|Publisher:||The Birmingham News|
|Place of publication:||Birmingham, Alabama|
|Date of publication:||7/4/1910 0:00|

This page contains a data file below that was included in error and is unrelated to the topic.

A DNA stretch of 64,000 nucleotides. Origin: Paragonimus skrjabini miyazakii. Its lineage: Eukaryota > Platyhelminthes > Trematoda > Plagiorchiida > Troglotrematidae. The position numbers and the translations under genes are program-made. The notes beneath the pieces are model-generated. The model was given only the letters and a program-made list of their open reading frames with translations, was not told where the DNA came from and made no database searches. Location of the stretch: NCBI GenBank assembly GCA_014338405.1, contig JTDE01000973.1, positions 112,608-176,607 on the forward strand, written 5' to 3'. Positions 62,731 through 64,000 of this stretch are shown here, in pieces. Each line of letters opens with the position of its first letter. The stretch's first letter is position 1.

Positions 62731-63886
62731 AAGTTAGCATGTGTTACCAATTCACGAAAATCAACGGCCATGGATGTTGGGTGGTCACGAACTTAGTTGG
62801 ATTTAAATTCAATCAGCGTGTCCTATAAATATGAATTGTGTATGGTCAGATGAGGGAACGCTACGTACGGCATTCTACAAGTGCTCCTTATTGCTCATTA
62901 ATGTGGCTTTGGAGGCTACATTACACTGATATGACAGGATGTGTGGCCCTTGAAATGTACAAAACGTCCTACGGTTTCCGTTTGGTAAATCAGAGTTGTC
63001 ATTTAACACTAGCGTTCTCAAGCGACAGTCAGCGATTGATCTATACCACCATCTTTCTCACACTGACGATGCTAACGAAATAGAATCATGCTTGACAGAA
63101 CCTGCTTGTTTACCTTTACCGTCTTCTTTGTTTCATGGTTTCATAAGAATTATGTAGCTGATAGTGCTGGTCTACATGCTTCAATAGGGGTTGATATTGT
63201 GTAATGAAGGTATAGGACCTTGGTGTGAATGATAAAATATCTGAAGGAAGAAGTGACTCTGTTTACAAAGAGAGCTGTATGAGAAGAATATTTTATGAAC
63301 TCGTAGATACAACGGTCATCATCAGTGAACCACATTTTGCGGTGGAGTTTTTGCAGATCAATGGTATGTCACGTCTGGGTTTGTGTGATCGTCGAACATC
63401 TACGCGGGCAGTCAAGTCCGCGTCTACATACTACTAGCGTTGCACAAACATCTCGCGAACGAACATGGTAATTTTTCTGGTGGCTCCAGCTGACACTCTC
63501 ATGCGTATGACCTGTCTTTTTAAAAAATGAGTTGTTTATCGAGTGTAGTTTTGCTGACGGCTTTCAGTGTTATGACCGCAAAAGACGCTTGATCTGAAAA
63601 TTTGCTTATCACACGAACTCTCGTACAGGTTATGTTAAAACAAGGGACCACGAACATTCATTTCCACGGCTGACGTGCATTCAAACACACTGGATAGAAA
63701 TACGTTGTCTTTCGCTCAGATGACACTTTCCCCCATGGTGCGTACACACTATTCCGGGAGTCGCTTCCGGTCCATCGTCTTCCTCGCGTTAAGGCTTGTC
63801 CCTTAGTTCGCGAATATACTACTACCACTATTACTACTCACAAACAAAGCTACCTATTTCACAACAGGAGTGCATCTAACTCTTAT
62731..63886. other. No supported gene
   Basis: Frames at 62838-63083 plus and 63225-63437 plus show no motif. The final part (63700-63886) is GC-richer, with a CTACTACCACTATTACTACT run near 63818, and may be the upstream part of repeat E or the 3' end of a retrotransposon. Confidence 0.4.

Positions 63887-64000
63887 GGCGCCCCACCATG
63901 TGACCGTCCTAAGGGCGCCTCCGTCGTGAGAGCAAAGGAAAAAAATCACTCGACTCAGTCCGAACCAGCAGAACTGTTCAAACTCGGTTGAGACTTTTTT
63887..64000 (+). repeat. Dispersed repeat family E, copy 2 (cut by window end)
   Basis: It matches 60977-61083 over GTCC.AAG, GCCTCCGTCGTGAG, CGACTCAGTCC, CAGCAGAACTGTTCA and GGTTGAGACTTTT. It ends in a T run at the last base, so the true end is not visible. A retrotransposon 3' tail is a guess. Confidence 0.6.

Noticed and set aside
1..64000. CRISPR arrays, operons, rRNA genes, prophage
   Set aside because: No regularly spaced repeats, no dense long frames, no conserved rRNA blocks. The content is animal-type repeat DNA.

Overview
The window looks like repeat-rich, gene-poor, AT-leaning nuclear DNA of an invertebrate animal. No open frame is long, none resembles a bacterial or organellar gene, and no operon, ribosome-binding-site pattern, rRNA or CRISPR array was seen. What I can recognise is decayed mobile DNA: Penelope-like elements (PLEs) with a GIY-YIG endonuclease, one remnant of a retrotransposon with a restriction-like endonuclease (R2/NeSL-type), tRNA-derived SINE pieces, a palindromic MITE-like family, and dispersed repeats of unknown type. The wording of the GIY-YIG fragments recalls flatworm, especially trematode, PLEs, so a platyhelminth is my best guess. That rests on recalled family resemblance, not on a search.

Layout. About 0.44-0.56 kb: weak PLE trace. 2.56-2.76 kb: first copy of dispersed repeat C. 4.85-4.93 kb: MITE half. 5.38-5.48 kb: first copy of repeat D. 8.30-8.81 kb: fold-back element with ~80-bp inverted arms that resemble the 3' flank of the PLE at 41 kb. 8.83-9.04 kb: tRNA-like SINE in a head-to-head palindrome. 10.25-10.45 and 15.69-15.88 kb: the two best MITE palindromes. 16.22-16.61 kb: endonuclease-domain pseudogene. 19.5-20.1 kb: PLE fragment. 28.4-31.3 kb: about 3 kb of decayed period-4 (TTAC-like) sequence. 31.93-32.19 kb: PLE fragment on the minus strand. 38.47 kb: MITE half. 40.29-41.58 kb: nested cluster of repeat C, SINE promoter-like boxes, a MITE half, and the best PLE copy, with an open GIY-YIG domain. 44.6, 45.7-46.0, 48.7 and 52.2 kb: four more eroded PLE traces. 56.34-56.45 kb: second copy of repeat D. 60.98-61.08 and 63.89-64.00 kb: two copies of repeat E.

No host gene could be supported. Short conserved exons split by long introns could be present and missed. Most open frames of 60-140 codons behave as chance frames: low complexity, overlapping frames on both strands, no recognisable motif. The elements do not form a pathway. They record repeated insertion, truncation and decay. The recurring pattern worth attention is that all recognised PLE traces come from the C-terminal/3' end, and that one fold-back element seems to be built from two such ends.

ALABAMA MOB GETS A NEGRO FROM JAIL The Prisoner is Seen No More and Lynching Bee is Feared. Special to The Birmingham News. DOTHAN, July 4.–Henry McKinney, a negro, about 18 years of age, is supposed to have been lynched by a mob of Columbia citizens Saturday night, following his alleged confession to having entered the room of a Miss Harrison with criminal intent. The negro was taken from the town lockup by a mob numbering perhaps fifty men, and 18 said to have been carried towards the Chattahoochee river. Nothing has been seen or heard of him since. The mob dispersed and all evidence of excitement has subsided. Sheriff T. W. Butler received a telegram early Saturday morning summoning him to Columbia at once with the bloodhounds; that a heinous crime had been committed. He went, but on his arrival was told his services were not needed, and an effort made to impress him that the report was a false alarm. He returned to Dothan without having made any arrests, and Saturday afternoon he was again summoned, this time by the mayor, asking him to come and get a prisoner for whom there was some evidence of mob violence. The sheriff at once responded to the call after notifying Governor Comer of the condition of affairs. Governor Comer at once telegraphed Captain C. J. Morris of Company F, First regiment, Alabama National Guards, stationed here, to be ready to answer a call from Sheriff Butler. On reaching Columbia the second time, Sheriff Butler was told that he was too late and that a mob had stormed the jail and taken the prisoner and with a rope around his neck had carried him off toward the river. Butler says that he followed the course and found that the mob went to the banks of the river and there secured a piece of rope, which might have been used, two old socks and a pair of shoes, which he ascertained were the ones worn by the negro taken from jail. Sheriff Butler says that though no warrants have as yet been sworn out, there will be. He will return to Columbia again Monday and is going deeper into the affair, and, if possible, recover the negro, dead or alive. Butler says there is no doubt that the right negro was caught even had he not confessed. He had been working around the house which was entered and had been driven away from a window where the young woman was dressing just the afternoon before. He said that in jumping from the window the intruder planted one foot firmly in a flower pot and the imprint left showed three toe prints, besides the sole of the shoe. He says the negro caught had on a shoe of that kind, also his knees were muddy and that an imprint in the mud of a man’s knee had been found at the window, where it is supposed he fell.